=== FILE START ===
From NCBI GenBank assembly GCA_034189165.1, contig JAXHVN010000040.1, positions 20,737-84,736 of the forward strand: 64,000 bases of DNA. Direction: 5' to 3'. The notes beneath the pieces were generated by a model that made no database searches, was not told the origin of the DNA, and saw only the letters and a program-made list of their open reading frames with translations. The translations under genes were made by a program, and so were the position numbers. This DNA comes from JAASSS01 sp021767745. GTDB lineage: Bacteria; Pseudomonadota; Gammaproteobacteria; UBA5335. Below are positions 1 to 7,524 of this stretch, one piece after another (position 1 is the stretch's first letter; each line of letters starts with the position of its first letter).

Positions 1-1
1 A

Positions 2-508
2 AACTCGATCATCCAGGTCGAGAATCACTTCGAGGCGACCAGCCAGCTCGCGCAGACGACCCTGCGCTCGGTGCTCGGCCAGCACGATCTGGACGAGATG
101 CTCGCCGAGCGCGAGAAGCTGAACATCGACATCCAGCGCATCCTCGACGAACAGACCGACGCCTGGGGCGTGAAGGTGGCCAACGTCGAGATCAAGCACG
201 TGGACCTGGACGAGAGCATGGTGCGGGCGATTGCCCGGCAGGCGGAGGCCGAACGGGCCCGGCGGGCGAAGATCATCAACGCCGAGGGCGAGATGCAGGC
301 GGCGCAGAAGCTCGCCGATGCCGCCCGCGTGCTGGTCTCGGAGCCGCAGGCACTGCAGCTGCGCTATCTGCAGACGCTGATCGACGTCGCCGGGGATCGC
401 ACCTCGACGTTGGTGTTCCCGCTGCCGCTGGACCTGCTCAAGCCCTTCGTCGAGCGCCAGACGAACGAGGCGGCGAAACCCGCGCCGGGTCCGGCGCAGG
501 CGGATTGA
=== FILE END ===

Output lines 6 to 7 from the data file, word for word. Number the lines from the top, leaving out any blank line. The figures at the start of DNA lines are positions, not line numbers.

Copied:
101 CTCGCCGAGCGCGAGAAGCTGAACATCGACATCCAGCGCATCCTCGACGAACAGACCGACGCCTGGGGCGTGAAGGTGGCCAACGTCGAGATCAAGCACG
201 TGGACCTGGACGAGAGCATGGTGCGGGCGATTGCCCGGCAGGCGGAGGCCGAACGGGCCCGGCGGGCGAAGATCATCAACGCCGAGGGCGAGATGCAGGC